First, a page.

The derailleur hanger is an interesting part of your bicycle that probably doesn’t get the attention it deserves. Originally one with the frame (still is on many bikes), the replaceable model was introduced so that if your derailleur was ripped off in a crash you could replace the hanger and save the bike. Many were made out of softer metal so that the hanger would break before the derailleur, which was fine until the number of gears in a cassette started creeping up, requiring more precision and a stiffer hanger.
No matter what the frame though, one thing is universal – for the best shifting, the hanger has to be precisely aligned. That presents its own set of challenges as well as a number of tools to go along with it. Actually, just a handful of tools as the relatively simple hanger alignment gauge hasn’t seen much improvement over the years. In typical Abbey Bike Tools fashion, Jason Quade thought it could be done better. When he was done the Abbey HAG or Hanger Alignment Gauge was born.
Part Pry Bar and part Precision Measuring Instrument in Jason’s own words, using the HAG will make you want to check your hanger alignment a lot more often…
First and foremost, Jason builds his tools for the traveling mechanic. That means they have to be portable, but also extremely durable so they won’t break down in the field. To make the HAG as compact as possible, the feeler gauge stores in the handle with a knurled end that holds it in place with a friction fit. When you’re ready to use the tool, pull out the feeler, slip it into the horizontal bore, then thread the nut clockwise to lock it in place when you have your measurement.
The moving and adjusting of the feeler does have a bit of a learning curve, but once you have it down it’s like second nature.
Due to the telescoping design of the tool, it packs up much more compact than something like the Park DAG-2 at just under 11 inches long, but still provides the full range of adjustment. Again perfect for the traveling mechanic, but also it will take up less room in your tool box at the shop. Even though the HAG is beautiful enough for me to want to stare at it all day, it gets kept in the drawer with the expensive tools like torque wrenches. It’s just too nice.
That telescoping design also means there is nothing holding the two halves of the tool together other than an o-ring seal, tight tolerances, and the vacuum it creates. You can easily pull them apart, but the vacuum inside the handle is strong enough to keep the bottom half from falling off if you need to grab something. It probably won’t stay there all day, but isn’t like it will fall right off.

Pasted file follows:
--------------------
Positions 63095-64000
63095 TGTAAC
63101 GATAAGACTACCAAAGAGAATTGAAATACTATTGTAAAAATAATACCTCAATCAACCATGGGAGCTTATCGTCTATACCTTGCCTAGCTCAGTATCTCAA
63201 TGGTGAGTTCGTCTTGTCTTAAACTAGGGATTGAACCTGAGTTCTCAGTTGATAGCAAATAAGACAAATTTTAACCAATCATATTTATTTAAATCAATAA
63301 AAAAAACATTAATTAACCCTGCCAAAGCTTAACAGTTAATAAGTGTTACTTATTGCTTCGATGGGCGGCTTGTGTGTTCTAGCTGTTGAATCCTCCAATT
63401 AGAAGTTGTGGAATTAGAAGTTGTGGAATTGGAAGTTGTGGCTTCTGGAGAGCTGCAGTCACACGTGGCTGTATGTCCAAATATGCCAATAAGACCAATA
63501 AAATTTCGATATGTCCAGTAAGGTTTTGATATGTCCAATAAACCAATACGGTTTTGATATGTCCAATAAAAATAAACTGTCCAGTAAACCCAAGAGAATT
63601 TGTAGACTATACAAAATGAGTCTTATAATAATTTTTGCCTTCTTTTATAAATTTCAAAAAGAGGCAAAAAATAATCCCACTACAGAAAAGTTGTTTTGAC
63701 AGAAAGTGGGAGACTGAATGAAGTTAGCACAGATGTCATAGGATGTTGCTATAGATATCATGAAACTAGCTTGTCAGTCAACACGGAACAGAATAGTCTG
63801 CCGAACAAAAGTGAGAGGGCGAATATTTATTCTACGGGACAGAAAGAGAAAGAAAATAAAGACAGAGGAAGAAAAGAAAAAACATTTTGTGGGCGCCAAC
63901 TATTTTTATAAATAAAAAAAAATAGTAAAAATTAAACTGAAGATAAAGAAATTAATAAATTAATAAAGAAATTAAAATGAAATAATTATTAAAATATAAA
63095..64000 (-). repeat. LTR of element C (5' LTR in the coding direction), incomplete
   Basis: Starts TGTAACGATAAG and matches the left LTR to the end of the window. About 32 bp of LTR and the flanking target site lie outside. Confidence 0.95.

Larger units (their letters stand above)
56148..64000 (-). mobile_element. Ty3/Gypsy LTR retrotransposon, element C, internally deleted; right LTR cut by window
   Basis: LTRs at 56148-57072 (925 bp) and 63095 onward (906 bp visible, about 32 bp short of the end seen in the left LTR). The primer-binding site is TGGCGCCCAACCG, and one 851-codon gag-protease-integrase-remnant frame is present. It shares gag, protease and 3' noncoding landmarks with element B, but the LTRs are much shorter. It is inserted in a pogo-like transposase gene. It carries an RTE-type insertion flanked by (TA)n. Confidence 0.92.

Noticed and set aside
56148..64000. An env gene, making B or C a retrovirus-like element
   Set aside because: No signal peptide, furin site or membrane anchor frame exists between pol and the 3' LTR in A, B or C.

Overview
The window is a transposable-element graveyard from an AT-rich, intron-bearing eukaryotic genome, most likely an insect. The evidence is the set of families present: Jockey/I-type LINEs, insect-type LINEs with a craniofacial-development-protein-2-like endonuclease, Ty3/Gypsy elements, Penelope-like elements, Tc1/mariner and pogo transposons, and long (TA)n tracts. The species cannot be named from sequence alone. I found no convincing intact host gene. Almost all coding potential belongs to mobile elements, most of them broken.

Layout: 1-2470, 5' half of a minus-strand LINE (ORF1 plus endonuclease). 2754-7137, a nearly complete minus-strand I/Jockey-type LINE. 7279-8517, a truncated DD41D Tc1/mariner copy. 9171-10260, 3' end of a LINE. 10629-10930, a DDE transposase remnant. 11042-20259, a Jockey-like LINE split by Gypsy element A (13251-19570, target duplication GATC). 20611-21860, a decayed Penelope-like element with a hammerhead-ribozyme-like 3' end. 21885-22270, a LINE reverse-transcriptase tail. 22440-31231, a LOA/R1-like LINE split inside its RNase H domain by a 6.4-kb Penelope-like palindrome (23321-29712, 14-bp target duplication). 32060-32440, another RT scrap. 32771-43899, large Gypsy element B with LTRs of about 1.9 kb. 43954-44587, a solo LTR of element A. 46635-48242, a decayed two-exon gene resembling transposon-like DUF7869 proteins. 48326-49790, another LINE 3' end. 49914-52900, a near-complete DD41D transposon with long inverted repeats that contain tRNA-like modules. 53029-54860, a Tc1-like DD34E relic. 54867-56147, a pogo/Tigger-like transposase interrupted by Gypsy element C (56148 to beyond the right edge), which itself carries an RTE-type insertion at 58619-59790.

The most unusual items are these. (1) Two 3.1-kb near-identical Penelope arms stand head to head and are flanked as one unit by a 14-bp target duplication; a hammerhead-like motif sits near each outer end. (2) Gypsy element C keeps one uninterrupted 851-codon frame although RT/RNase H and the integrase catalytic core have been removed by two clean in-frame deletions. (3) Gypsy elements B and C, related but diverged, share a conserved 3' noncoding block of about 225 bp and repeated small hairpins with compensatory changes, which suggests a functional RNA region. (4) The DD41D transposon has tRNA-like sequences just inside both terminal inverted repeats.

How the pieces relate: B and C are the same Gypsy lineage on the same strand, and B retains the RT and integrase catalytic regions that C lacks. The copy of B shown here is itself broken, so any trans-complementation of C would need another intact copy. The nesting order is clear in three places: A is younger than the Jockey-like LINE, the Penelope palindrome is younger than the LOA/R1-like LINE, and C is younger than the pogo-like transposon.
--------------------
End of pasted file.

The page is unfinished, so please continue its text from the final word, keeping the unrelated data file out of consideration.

Those tolerances for the HAG are as tight as a 1/4 of a thousandth of an inch, or 0.0063mm. And you can feel it. Every part of the tool functions with silky smooth efficiency. Should you ever wear the tool out, it is rebuildable which means it should last a life time.
I put together a quick video to highlight the HAG’s ability to swivel while keeping the feeler gauge adjustment locked in place. Yes, I know that’s not how you align a derailleur hanger, the point is to show just how easy it is to work the tool around the frame. As far as I’m concerned this is one of the best features of the HAG, and greatly contributes to the ridiculous precision afforded by the tool. No fumbling with the derailleur and chain to get the feeler around it, no accidentally bumping the gauge on the tire or rim and losing your adjustment. Just simple, smooth accuracy.
The other huge advantage of the HAG over competition? The fact that it seems to fit more bikes. Park updated the DAG with the no. 2 not all that long ago, presumably to fit bikes like the Trek ABP frames where the barrel was too big. While I sympathize with Park knowing how difficult it must be to design a tool that will work with every frame, I was still pretty bummed to find out that it didn’t fit our 9Zero7 Whiteout we have in for review.
I’m very happy to report however that the Abbey Bike Tool HAG fits perfectly. The Whiteout got a much needed hanger alignment, and all is well. So far I haven’t found a bike the HAG doesn’t fit. That doesn’t mean they aren’t out there but so far, so good.
One place the Park DAG-2 definitely has the HAG beat is on price. At $170 the HAG is nearly 3 times the price of the DAG-2, and that’s OK. Looking at the tool in person and feeling the tolerances in your hands are all that’s needed for the right mechanic to know the price is worth it. While the HAG probably isn’t a tool that you’ll find on work benches at every local shop, it is the hanger alignment tool for the professional mechanic. As always with Abbey’s tools you get what you pay for, which means a quality, precision tool that’s built to last.